The CHAIRMAN thought that Mr. Eralp’s fears might be allayed if the words “qui par là, échappent à toute discussion” were deleted from Mr. de Boisanger’s draft note.

Mr. ERALP (Turkey) thought that this might indeed obviate any discussion with the Israeli Government. But it was surely useless and unwise to give a Government explanations on a matter it had fully understood. He felt that the best procedure would be to give the Arab States explanations on the points which, in their view, called for explanation, and merely to acknowledge receipt of the note from the Israeli Government — which would of course be informed that the Commission was furnishing the other party with the additional explanations asked for, and which would receive a copy of the explanatory note sent to the Arab States.

Mr. de BOISANGER (France) pointed out that the Israeli Government had signified its acceptance of the proposals of 29 March 1950.in terms which did not rule nut all possible of difficulties when the time came for negotiation.

The CHAIRMAN thought that both parties had replied in such a way that they could maintain during the negotiations that they had not interpreted the Commission’s proposals in the same way as the Commission. Hence he felt that the Commission would be in a far stronger position if it gave the parties an opportunity to make any objections before the opening of negotiations rather than after they had begun. Misinterpretation of the Commission’s proposals would then no longer be an argument for the parties to fall back on in order to avoid difficulties arising during the negotiations.

Mr. BARCO (United States of America) wondered whether the best solution would not be — as the Chairman had suggested at the previous meeting — to send the parties a common note, with a first paragraph drafted to apply to the one or the other party.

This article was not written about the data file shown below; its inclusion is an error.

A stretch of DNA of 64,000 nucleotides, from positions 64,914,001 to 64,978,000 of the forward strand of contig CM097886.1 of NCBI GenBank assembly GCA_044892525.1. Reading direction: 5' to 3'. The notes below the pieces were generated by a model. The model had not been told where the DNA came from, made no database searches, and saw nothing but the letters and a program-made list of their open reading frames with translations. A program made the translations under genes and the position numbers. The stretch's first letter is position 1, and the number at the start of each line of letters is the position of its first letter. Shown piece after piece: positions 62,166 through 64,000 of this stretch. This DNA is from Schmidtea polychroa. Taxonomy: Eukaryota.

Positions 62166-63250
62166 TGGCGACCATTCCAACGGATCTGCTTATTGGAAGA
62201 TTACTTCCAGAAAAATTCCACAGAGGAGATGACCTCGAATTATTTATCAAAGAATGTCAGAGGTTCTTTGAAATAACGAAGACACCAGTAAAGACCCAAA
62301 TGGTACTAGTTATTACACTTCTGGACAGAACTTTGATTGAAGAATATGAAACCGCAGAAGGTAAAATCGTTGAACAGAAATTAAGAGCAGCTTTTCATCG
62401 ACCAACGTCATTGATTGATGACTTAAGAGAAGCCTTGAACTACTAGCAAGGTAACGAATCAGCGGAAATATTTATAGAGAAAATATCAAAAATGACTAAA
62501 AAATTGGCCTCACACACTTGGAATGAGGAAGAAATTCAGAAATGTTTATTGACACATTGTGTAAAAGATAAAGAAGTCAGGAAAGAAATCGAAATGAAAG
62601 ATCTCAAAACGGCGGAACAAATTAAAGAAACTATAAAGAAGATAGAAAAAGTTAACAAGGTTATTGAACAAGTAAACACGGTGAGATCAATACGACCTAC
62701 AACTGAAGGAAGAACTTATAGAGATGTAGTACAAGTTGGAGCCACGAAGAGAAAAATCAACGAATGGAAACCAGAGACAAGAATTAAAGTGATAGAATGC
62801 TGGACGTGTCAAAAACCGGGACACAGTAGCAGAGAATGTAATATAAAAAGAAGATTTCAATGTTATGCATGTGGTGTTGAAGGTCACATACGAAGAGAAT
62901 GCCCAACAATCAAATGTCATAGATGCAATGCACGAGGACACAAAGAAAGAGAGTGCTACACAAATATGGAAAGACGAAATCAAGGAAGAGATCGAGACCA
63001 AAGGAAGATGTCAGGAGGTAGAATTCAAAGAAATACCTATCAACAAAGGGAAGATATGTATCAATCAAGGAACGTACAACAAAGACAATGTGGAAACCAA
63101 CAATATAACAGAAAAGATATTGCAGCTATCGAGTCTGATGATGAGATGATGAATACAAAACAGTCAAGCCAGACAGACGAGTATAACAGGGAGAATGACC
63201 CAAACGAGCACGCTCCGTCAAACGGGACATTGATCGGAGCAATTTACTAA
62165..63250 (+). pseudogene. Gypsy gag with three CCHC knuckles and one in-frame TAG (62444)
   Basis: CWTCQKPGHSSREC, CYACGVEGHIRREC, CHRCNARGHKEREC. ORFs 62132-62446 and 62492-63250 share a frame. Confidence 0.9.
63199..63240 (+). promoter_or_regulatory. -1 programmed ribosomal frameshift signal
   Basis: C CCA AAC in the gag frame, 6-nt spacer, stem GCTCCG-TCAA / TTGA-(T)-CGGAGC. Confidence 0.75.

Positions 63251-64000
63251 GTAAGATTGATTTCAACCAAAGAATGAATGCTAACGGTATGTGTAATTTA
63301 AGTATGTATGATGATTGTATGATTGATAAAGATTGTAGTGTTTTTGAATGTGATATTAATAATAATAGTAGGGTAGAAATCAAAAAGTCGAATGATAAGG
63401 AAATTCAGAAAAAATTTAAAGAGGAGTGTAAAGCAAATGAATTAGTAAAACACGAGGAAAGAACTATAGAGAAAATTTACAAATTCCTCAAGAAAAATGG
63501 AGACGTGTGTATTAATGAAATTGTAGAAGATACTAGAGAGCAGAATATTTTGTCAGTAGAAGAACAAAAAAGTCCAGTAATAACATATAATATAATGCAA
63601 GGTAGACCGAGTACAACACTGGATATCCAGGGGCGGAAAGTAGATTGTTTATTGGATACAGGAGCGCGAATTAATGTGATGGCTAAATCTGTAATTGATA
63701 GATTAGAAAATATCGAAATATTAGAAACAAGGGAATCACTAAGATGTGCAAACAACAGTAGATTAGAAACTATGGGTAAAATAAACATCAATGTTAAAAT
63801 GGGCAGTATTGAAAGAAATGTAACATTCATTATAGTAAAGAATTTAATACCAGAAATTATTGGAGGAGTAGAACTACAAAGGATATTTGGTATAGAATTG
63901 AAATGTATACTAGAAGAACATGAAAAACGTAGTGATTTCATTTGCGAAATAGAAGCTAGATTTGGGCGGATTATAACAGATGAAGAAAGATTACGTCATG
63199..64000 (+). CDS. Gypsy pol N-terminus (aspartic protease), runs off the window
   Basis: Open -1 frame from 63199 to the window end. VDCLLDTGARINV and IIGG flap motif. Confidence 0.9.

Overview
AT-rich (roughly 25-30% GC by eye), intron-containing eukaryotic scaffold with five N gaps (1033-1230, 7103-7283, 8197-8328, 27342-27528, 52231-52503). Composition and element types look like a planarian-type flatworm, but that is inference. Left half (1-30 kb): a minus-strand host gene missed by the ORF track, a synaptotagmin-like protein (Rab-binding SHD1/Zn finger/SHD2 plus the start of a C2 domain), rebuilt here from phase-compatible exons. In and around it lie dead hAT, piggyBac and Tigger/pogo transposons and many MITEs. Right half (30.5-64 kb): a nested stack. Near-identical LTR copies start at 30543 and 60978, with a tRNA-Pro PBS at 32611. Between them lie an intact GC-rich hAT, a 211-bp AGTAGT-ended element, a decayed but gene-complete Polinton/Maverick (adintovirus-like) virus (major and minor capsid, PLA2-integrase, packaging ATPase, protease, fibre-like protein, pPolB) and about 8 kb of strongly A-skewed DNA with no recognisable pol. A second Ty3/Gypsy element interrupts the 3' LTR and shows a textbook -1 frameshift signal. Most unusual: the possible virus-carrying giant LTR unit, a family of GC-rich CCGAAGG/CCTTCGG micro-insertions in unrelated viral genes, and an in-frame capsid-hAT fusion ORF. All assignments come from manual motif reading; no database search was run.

The PRINCIPAL SECRETARY was inclined to think that this might be the best solution. The Commission might send a common note to the two parties with a covering letter drafted in the light of the different circumstances.

After some exchange of views, it was decided to adopt this suggestion.

The CHARIMAN asked for the opinion of the Commission as to the date on which, the note should be sent. He personally felt that the time was ripe. But it night be useful to know what reactions might follow the recent statements by Israel.

After some discussion, it was decided that the Secretariat should prepare the common note and the two covering letters to the parties, and submit them at the next meeting for approval by the Commission, which would decide when the note should be despatched.

2. Letter from Mr. Kahany

The CHAIRMAN said that the Commission had before it a letter from Mr. Kahany representative of Israel at the European Office of the United Nations, pointing out that the summary of the reply from the Israeli Foreign Minister dated 6 May 1950 to the Commission’s Memorandum of 29 March 1950, and given in the sixth report of the Commission to the Secretary-General (Document A/AC.25/PR.6) appeared to him incomplete; Mr. Kahany asked for the full text of a passage from the letter to be published in the report.

After an exchange of views and reference to the text in question, the Commission expressed the opinion that the summary given in the Commission’s report to the Secretary-General (Document A/AC.25/PR.6) faithfully reflected the sense of the reply from the Israeli Government.

It was therefore decided that the Secretariat should write to Mr. Kahany to the effect that it was not customary in the Commission's reports to quote the full text of correspondence exchanged with the various Governments, but that when the final report was published, all the correspondence exchanged between the Commission and the various Governments could be included in the form of an annex.


The meeting rose at 11.50 a.m.


Document in PDF format

Examen de la réponse de la Comission aux parties, concernant les propositions du 29 Mars 1950 - 160 ème séance de la CCNUP - Compte Rendu (Genève) Français